How Donald Trump weaponised prayer at the Republican National Convention

Donald Trump appears onstage to introduce his wife Melania at the Republican National Convention in Cleveland, Ohio.Reuters

Donald Trump thinks his "greatest contribution to Christianity" would be the repeal of the Johnson Amendment, that prevents churches and pastors overtly campaigning for political parties. It's easy to see why he wants it: Trump has racked up quite a few not-quite-endorsements from evangelical conservatives who'd love to use their pulpits as campaign platforms for him.

At yesterday's Republican National Convention meeting, marked by rowdiness, desperation and farce as Melania Trump was accused of plagiarising Michelle Obama, one moment stood out as exemplifying the exact reason American lawmakers would be crazy to let Trump make that contribution.

Rev Mark Burns, an African-American pastor, was asked to pray. He reminded the audience that "our enemy is not other Republicans, but is Hillary Clinton and the Democratic Party" And he continued by thanking God for Trump, saying: "We're thankful that you are guiding him, that you are giving him the words to unite this party, this country, that we together can defeat the liberal Democratic Party... Because we are the United States of America, and we are the conservative party under God."

Furthermore: "To defeat every attack that comes against us, protect the life of Donald Trump. Give him the words, give him the peace, give him the power and authority to be the next president of the United States of America. In Jesus' name – if you believe it, shout 'Amen!'"

And they did.

In 1968 Billy Graham publicly supported Nixon's candidacy, but he prayed appropriate prayers at both the Republican and Democratic National Conventions.

What's so alarming about Burns' prayer – and what should absolutely terrify those already alarmed about the prospect of a Trump presidency – is the way he enlists God on the side of conservative Republicans.

In fairness, he's not the only one. Conservative evangelicals have routinely painted the Republican agenda as the Christian one and demonised Clinton in this most bitter of contests, bringing back memories of the 2004 Bush-Kerry election. Notoriously, in a message to Liberty University students in the seminary chapel, Jerry Falwell told students then to "vote for the Bush of your choice".

But when a candidate for the highest office in the land seeks to baptise his political crusade and make it a fundamentalist religious one, alarm bells should start ringing. Because with politics, you can disagree. You have to try first to win the argument, then to convince people you've won it. There's room for doubt, and you can concede your opponent has a point while at the same time vigorously defending your position. You can even be friends with her, if not best friends. It's just politics.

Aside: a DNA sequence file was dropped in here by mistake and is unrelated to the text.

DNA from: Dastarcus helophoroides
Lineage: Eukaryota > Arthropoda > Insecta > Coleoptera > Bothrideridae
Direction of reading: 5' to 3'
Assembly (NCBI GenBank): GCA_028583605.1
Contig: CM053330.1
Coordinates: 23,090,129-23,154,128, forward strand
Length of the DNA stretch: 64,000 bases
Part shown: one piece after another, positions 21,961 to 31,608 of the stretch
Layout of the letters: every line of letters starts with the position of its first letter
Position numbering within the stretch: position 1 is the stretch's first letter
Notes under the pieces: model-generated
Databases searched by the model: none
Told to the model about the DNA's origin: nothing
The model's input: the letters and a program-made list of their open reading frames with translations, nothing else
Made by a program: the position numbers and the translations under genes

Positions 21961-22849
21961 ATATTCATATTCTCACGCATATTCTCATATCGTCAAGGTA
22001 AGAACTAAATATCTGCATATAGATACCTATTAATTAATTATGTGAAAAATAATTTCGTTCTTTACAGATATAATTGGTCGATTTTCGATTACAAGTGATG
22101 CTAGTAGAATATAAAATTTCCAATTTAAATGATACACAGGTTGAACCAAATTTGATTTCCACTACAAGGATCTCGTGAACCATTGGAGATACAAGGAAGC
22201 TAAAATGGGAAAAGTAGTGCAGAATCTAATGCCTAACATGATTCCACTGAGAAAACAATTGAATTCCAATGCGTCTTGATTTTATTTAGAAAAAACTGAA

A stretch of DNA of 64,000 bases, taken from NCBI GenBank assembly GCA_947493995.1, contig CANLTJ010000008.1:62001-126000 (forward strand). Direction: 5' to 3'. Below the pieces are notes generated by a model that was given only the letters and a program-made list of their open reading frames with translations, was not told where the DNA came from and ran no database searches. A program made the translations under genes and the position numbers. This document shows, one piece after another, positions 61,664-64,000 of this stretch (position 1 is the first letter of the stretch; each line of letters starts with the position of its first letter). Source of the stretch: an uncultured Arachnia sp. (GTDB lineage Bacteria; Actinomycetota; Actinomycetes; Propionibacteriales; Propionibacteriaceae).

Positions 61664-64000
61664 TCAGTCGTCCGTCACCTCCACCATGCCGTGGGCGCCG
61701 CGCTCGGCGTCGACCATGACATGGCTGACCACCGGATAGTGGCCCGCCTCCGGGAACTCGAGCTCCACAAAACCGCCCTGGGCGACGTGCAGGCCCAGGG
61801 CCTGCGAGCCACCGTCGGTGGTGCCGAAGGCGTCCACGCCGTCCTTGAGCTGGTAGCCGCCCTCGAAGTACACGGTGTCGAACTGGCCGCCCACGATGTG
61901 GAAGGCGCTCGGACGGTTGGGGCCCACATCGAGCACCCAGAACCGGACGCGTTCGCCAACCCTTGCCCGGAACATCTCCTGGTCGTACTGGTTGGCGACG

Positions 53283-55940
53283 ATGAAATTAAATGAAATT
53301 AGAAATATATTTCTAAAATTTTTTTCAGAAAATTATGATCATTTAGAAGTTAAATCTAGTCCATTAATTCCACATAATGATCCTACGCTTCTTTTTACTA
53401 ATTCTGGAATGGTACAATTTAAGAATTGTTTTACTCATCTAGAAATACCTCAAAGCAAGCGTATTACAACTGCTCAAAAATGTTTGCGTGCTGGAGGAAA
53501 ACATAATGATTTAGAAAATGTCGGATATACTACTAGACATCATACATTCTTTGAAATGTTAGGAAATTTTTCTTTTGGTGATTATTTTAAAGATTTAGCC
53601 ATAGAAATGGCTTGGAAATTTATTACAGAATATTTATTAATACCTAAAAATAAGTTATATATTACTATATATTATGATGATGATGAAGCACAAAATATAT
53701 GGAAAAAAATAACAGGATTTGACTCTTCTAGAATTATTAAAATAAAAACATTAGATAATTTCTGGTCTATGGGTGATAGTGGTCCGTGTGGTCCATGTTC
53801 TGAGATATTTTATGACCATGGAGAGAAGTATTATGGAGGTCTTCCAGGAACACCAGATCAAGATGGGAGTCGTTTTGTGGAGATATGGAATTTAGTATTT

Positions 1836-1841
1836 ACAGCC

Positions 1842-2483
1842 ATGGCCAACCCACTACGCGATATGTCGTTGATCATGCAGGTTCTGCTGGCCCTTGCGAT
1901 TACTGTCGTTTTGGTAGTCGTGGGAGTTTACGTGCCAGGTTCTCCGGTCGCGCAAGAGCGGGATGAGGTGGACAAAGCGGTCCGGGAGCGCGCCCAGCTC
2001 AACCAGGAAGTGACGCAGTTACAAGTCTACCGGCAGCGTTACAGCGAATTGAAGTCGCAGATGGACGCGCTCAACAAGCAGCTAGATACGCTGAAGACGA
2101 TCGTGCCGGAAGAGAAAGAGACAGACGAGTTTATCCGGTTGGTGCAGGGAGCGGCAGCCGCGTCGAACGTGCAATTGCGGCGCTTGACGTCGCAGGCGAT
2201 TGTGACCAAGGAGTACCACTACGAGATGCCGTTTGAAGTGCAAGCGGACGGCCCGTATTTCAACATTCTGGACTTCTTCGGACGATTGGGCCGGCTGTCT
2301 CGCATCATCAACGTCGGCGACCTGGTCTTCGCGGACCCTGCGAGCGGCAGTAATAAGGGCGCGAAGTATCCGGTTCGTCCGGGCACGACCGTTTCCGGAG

But add the language of "enemy" into the mix, try to conscript God on to your side, and make the whole contest not about right and wrong but about good and evil, and you've opened the door to something dark and dangerous. Because the thing about this particular brand of religion is that it's absolute. There's no room for negotiation or reconsideration. At the RNC yesterday Mark Burns tried to weaponise prayer and cast all Trump's opponents as God's enemies.

This ties in with far too much rhetoric from the Republican camp, about Muslims, Democrats and Clinton in particular. And it's rhetoric that should be categorically rejected, not just because of the unpleasant tang of burning heretics it brings with it on the breeze, but because it is fundamentally unbiblical.

Joshua 5:13-15 tells of an encounter between Joshua and (presumably) an angel before the Battle of Jericho. Joshua asks, "Are you for us, or for our enemies?" "Neither," the man replies, "but as commander of the army of the Lord I have now come." In other words, God is on no one's side; it's for us to be on his.

In his prayer, Burns crystallises what's wrong with Christian support for Trump. His campaign has become an ersatz evangelistic campaign, drawing on the same emotions and the same division of the world into the saved and the lost. The devil is Clinton; Trump is the saviour.

And Jesus looks on and weeps.

Follow Mark Woods on Twitter: @RevMarkWoods